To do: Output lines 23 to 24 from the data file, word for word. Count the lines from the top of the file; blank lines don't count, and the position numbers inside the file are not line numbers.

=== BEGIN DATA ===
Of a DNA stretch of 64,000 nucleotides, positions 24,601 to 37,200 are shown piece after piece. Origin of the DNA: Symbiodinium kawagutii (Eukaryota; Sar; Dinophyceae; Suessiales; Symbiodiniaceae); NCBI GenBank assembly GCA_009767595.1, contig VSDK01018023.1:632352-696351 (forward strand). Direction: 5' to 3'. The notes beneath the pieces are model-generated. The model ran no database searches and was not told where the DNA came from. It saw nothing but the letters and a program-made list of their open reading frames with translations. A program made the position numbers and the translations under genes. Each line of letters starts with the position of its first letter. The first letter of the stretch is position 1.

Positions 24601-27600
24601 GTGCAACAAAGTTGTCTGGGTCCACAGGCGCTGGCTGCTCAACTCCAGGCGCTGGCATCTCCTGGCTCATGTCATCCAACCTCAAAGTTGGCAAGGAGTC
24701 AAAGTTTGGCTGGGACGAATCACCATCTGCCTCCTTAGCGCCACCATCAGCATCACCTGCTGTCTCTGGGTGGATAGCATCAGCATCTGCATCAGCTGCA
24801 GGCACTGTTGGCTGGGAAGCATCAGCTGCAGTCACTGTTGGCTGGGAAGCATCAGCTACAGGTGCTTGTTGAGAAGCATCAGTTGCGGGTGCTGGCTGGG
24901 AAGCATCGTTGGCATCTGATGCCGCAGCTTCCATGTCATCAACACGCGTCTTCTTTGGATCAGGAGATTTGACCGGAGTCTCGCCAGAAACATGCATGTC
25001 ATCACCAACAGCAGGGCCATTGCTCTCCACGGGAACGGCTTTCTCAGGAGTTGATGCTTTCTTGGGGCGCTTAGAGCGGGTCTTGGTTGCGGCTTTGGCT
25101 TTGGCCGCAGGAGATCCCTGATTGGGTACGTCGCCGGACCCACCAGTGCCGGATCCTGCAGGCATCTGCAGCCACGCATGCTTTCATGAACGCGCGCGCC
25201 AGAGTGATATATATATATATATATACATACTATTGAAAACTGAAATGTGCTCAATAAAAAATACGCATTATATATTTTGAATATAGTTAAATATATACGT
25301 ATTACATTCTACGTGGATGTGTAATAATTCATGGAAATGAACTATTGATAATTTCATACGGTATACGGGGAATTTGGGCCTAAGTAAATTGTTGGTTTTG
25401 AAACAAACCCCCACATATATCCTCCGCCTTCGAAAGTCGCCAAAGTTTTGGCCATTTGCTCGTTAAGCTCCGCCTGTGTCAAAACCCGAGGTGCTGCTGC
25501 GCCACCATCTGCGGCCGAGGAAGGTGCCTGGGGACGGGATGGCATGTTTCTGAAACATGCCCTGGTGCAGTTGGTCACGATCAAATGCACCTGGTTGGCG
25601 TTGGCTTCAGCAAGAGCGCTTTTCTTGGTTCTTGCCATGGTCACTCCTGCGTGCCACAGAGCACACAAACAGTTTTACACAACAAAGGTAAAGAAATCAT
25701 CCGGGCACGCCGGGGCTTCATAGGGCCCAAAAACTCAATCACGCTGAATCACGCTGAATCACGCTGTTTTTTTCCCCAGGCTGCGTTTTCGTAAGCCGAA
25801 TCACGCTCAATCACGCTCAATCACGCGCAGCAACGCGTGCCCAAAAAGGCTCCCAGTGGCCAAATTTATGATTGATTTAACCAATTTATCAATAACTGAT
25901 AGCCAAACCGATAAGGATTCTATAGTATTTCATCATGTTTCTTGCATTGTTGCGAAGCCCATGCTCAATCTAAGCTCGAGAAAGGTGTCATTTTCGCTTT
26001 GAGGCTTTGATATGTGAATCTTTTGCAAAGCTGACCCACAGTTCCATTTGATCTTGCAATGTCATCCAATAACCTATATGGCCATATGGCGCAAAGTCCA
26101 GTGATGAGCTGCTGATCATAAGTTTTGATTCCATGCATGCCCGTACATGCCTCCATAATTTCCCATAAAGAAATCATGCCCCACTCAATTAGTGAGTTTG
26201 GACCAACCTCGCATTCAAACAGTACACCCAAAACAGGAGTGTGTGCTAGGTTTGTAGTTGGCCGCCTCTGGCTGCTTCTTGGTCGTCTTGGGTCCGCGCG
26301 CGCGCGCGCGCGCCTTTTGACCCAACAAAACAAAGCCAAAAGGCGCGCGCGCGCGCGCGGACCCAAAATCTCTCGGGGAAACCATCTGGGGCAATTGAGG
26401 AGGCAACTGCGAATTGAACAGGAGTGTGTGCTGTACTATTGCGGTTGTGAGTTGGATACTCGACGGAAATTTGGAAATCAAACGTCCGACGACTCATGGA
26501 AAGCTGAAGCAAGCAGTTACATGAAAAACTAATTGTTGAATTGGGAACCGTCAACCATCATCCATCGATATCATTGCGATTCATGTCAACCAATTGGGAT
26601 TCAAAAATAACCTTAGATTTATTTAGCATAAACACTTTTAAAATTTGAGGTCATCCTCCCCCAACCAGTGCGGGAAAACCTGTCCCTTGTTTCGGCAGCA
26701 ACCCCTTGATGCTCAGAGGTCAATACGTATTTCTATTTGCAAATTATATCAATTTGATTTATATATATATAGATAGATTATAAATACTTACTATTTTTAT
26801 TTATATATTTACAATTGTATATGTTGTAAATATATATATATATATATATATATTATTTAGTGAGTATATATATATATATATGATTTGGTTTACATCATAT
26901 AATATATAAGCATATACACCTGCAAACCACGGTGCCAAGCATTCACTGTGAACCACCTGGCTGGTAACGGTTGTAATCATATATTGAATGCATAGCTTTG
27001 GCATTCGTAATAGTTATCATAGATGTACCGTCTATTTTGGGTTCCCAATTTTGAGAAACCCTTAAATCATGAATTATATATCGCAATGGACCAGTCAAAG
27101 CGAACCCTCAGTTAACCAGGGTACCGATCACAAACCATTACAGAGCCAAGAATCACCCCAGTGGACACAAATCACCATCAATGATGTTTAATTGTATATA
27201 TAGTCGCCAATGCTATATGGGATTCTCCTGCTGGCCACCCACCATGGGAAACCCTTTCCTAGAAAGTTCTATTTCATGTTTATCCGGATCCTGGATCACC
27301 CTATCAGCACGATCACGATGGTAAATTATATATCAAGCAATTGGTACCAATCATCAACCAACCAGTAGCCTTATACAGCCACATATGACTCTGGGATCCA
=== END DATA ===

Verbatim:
26601 TCAAAAATAACCTTAGATTTATTTAGCATAAACACTTTTAAAATTTGAGGTCATCCTCCCCCAACCAGTGCGGGAAAACCTGTCCCTTGTTTCGGCAGCA
26701 ACCCCTTGATGCTCAGAGGTCAATACGTATTTCTATTTGCAAATTATATCAATTTGATTTATATATATATAGATAGATTATAAATACTTACTATTTTTAT